State and federal privative clauses: not so different after all

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Plaintiff S157/2002 v Commonwealth stands for the proposition that the right to seek judicial review of Commonwealth executive decisions tainted by jurisdictional error is entrenched in the Constitution. Any attempt by the Commonwealth Parliament to oust the jurisdiction of the High Court to grant relief in the case of such decisions will therefore be invalid. It is, however, generally assumed that different principles apply in respect of State privative clauses and that State Parliaments may validly preclude jurisdictional review. This article challenges this view. Drawing on the rightsbased approach to public law which has become increasingly influential in the United Kingdom, it argues that the foundation of the Constitution in the will of the people – signifying, as that does, the ideal of government by consent – makes it impossible for State Parliaments to prevent the courts from ensuring that State officials neither exceed nor neglect the jurisdiction conferred on them.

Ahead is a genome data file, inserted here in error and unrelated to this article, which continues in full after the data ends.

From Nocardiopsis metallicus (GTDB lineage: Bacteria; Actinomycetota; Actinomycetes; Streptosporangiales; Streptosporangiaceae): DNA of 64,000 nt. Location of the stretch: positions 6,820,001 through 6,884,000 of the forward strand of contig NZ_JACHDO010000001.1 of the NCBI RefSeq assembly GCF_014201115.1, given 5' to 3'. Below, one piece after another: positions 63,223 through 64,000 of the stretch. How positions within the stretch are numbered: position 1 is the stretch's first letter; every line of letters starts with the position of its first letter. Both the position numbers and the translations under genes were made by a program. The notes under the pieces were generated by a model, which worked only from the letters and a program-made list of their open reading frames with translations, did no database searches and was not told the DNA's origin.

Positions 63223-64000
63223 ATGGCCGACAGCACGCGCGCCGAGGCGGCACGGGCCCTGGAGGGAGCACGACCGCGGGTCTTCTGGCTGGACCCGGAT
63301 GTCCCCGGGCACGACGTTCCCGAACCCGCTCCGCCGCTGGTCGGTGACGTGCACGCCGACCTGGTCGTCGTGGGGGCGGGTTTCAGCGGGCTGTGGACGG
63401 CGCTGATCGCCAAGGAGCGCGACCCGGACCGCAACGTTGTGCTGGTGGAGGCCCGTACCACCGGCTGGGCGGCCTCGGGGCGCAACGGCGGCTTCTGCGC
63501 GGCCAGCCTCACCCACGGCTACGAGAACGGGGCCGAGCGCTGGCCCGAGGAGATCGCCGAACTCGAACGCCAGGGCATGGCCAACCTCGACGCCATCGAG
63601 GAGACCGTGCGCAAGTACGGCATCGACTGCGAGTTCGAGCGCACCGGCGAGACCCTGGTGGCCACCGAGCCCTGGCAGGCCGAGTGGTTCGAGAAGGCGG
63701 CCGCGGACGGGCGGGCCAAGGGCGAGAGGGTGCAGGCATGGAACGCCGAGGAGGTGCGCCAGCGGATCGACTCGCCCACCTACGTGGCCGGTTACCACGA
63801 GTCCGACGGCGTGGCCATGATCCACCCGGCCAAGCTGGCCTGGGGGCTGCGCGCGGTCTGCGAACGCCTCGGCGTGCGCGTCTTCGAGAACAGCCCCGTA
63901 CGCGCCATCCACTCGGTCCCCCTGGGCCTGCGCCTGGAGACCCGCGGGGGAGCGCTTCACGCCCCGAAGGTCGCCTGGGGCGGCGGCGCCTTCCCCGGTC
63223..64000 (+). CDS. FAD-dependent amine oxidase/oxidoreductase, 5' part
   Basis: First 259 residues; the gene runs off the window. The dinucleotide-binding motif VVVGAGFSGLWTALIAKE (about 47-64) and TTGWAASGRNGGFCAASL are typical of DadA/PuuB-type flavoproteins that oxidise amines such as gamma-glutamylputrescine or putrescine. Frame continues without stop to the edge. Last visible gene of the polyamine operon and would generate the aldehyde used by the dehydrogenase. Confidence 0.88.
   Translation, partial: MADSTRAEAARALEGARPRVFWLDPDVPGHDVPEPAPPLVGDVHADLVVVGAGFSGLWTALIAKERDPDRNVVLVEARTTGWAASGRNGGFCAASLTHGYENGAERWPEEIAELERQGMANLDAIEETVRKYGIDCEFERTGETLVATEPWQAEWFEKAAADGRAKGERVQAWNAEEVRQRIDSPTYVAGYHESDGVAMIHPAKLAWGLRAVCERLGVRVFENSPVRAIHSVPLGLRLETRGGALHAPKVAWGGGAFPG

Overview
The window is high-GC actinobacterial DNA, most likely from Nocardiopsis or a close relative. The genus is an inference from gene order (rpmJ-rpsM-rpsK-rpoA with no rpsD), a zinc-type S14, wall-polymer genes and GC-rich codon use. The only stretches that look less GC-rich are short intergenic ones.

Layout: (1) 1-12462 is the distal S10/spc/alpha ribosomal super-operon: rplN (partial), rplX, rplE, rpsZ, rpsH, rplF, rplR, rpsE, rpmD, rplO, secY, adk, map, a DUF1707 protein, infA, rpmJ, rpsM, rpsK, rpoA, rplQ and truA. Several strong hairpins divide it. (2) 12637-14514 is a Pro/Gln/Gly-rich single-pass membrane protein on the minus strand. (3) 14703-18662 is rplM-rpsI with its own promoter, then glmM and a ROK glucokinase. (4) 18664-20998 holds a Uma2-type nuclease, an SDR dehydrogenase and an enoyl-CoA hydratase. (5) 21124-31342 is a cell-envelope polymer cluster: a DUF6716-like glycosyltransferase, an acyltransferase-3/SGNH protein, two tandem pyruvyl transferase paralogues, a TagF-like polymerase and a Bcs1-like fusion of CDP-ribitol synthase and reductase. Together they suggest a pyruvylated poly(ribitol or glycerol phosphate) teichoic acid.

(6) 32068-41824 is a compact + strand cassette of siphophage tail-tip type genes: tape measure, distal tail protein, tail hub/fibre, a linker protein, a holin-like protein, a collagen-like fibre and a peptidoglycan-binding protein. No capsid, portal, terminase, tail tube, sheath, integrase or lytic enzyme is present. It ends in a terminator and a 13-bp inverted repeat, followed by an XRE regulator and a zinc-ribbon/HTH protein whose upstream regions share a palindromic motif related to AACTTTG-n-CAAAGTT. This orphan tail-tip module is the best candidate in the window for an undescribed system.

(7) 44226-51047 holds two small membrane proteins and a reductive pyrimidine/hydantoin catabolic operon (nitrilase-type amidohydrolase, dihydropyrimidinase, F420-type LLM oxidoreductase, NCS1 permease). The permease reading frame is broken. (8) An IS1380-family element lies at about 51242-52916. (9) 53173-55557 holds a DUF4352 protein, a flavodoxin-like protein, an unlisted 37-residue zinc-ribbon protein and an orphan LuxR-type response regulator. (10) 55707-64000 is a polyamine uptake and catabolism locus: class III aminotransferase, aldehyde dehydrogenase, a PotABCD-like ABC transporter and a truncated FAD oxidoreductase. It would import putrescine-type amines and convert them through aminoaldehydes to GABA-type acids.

Original languageEnglish
Pages (from-to)39-54
Number of pages16
JournalPublic law review
Issue number1
Publication statusPublished - 2005


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